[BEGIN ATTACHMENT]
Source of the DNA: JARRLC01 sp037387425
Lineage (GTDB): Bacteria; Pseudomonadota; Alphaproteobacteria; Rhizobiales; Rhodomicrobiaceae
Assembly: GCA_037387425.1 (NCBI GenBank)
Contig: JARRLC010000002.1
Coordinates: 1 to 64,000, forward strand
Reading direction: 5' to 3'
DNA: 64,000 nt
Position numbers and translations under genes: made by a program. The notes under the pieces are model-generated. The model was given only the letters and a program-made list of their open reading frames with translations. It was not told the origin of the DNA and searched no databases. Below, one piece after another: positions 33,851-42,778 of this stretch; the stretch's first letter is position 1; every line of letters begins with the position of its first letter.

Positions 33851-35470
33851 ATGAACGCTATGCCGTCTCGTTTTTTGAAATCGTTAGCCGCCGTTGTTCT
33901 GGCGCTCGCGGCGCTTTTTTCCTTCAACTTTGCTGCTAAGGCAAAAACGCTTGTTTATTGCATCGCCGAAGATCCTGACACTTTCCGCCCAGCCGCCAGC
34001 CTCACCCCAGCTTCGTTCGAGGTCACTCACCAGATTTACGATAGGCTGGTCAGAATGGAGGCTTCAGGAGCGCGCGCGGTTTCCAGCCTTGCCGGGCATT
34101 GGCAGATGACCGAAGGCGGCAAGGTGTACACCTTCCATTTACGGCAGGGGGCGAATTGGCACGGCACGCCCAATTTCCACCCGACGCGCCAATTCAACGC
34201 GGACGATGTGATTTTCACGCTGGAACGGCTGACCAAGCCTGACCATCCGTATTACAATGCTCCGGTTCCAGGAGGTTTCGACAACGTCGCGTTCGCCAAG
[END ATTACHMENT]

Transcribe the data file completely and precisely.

Source of the DNA: JARRLC01 sp037387425
Lineage (GTDB): Bacteria; Pseudomonadota; Alphaproteobacteria; Rhizobiales; Rhodomicrobiaceae
Assembly: GCA_037387425.1 (NCBI GenBank)
Contig: JARRLC010000002.1
Coordinates: 1 to 64,000, forward strand
Reading direction: 5' to 3'
DNA: 64,000 nt
Position numbers and translations under genes: made by a program. The notes under the pieces are model-generated. The model was given only the letters and a program-made list of their open reading frames with translations. It was not told the origin of the DNA and searched no databases. Below, one piece after another: positions 33,851-42,778 of this stretch; the stretch's first letter is position 1; every line of letters begins with the position of its first letter.

Positions 33851-35470
33851 ATGAACGCTATGCCGTCTCGTTTTTTGAAATCGTTAGCCGCCGTTGTTCT
33901 GGCGCTCGCGGCGCTTTTTTCCTTCAACTTTGCTGCTAAGGCAAAAACGCTTGTTTATTGCATCGCCGAAGATCCTGACACTTTCCGCCCAGCCGCCAGC
34001 CTCACCCCAGCTTCGTTCGAGGTCACTCACCAGATTTACGATAGGCTGGTCAGAATGGAGGCTTCAGGAGCGCGCGCGGTTTCCAGCCTTGCCGGGCATT
34101 GGCAGATGACCGAAGGCGGCAAGGTGTACACCTTCCATTTACGGCAGGGGGCGAATTGGCACGGCACGCCCAATTTCCACCCGACGCGCCAATTCAACGC
34201 GGACGATGTGATTTTCACGCTGGAACGGCTGACCAAGCCTGACCATCCGTATTACAATGCTCCGGTTCCAGGAGGTTTCGACAACGTCGCGTTCGCCAAG